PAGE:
Frankenstein 3000’s latest, “The Blunt Truth,” is a hot blast of fun! Hear it live June 1 at the Brighton Bar in Long Branch.
In 30 years of rockin’ with great bands, Keith Roth never has gotten enough credit as a songwriter. I hereby declare that his clever use of wordplay and snarky wit add a touch of Elvis Costello and Graham Parker to his punk-fueled hard rock band Frankenstein 3000’s new LP, The Blunt Truth. Frequent intelligent observations go well with the band’s vintage blend inspired by David Bowie, The Stooges, MC5, Aerosmith, The New York Dolls, Kiss, The Dictators, The Ramones, Cheap Trick, Monster Magnet and Guns N’ Roses.
From the Latin-tinged opening hoot of “Second Time Around” to the closing standout “One More Time,” the 11-song collection on the Roth-founded Main Man Records offers a good time that rattles the spine and tickles the mind. “One More Time” is a particularly enjoyable blast that combines Toys in the Attic-era Aerosmith with “Detroit Rock City”-like Kiss funneled through Cheap Trick.
Other highlights of F3K’s ninth studio album include:
• “Heroine,” a violent, drug referenced, Monster Magnet-like scorcher that has fun scrambling the imagery of the title with the similarly-sounding opioid.
• “N.Y.C.,” a New York Dolls-inspired salute to the Big Apple, the City that Never Sleeps (or closes), complete with shout-outs to Broadway, The Yankees and much more.
• “Give It All Away,” a Kiss-meets-MC5- like rocker with a fat guitar solo by Derrick Hawkins that turns James Burton’s chicken pickin’ into a tube-crunching chicken strut.
• “Feelin’ Alright Once More,” a swampy, acoustic-driven blues-rocker with nice rhythmic and slide solos by special guests Punky Meadows and his guitarist Danny Anniello reminiscent of Guns N’ Roses’ “I Used to Love Her.”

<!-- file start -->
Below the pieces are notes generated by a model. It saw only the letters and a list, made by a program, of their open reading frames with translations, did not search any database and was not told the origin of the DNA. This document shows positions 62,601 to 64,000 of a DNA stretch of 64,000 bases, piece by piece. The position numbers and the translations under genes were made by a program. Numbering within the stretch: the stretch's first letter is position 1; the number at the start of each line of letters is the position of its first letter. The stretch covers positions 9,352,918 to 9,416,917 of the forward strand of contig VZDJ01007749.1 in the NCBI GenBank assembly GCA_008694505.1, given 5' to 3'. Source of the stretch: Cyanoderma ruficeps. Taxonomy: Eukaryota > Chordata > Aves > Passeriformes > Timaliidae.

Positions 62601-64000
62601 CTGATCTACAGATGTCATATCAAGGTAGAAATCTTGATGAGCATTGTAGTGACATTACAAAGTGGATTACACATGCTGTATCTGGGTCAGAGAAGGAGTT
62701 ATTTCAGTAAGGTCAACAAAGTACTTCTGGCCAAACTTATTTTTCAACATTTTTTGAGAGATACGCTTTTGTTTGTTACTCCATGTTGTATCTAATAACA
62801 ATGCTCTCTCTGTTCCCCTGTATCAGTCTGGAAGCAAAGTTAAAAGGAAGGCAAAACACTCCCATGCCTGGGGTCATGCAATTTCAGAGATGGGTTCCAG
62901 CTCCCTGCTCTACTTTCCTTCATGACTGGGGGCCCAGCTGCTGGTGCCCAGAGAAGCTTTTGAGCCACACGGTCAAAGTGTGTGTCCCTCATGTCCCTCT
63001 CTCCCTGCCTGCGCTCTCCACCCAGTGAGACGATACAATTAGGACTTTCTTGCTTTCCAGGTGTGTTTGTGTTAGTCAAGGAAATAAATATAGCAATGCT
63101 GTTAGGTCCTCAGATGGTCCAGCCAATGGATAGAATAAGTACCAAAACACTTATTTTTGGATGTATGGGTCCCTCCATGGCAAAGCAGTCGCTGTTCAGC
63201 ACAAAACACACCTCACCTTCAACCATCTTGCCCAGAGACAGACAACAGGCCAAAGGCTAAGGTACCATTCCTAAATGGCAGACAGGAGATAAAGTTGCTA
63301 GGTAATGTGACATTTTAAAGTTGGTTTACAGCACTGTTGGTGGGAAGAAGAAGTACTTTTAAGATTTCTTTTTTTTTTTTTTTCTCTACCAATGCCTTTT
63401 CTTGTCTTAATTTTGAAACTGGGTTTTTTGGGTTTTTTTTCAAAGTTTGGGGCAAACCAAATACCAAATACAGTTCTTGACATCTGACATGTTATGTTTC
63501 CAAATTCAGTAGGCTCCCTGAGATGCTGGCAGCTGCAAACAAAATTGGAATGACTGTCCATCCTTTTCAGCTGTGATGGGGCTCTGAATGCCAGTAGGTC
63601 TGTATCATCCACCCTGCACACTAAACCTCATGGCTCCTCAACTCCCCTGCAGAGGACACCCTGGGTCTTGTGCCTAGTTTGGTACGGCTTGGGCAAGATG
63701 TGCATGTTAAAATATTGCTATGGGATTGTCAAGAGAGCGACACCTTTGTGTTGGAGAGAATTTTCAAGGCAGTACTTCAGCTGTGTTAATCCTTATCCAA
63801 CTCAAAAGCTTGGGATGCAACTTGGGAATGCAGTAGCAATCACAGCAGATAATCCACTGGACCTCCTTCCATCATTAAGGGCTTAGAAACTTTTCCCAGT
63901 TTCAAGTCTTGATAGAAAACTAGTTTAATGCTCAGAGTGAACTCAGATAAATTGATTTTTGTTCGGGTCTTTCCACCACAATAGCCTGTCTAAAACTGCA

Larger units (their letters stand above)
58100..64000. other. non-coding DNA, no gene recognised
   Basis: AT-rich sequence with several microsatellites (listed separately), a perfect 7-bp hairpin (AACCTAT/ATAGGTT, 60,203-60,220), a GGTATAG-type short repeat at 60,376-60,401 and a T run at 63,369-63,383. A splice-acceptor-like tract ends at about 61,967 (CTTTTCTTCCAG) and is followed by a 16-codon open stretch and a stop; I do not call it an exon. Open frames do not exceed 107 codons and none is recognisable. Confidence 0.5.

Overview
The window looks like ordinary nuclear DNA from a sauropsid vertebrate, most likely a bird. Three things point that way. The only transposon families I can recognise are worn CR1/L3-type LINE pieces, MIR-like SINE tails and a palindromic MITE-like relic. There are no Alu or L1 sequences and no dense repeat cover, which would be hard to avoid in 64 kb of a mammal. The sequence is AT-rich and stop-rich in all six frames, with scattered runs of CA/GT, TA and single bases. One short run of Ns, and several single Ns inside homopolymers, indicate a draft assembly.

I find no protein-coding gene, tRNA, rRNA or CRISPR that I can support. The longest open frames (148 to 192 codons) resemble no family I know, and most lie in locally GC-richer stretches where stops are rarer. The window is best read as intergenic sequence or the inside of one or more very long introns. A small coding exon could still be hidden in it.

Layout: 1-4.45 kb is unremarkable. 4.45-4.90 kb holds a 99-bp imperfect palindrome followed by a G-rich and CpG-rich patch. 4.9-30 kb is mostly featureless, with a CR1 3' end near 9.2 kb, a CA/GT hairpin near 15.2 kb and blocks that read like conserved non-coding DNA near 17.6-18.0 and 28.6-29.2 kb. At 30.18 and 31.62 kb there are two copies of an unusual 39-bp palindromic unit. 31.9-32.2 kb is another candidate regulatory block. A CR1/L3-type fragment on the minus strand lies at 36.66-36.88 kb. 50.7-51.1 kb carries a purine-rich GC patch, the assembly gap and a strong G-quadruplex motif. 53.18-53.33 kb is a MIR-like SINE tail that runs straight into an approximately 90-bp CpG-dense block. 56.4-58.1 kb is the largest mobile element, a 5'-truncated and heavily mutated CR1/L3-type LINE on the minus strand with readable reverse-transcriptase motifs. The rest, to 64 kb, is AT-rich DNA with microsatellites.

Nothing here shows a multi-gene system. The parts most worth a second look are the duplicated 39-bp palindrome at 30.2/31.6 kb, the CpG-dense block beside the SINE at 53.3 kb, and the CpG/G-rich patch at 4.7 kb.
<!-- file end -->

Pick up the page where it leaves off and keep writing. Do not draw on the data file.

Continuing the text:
“Feelin’ Alright” also features guest performances by all-star session/touring bassist Kenny Aaronson (Bob Dylan, Joan Jett, The Yardbirds) and Monster Magnet/The Atomic Bitchwax/Cycle of Pain drummer Bob Pantella, who recorded the LP at his Freakshop Studio. The song also sports one of those great Roth lyrics: “Get over the trip of fame. The warranty don’t apply. Rust keeps getting softer, and the veins are galvanized.”
However, the best track on The Blunt Truth is an inspired cover of “You’re One,” Merge recording act Imperial Teen’s rousing reflection on shattered rock ‘n’ roll dreams. In vocalist-guitarist Roth’s hands as producer, the Iggy Pop-like tune features fantastic female backing vocals and a sensational counterharmony by Main Man label mates Kingston & GreyStarr, plus Ava Perrina, drummer Pete Perrina’s 15-year-old daughter. Their sweetness, alongside Roth’s gruff vox, is delicious.
I hope Kingston & GreyStarr and Frankenstein 3000 join forces on stage when they celebrate Main Man’s 20th anniversary on June 1 at the Brighton Bar in Long Branch with Soraia, Toxic Future Now, and Street Walking Cheetahs. That spectacular counterharmony will make the evening even more special.
Bob Makin is the reporter for MyCentralJersey.com/entertainment and a former managing editor of The Aquarian Weekly, which launched this column in 1988. Contact him at firstname.lastname@example.org. And like Makin Waves at facebook.com/makinwavescolumn.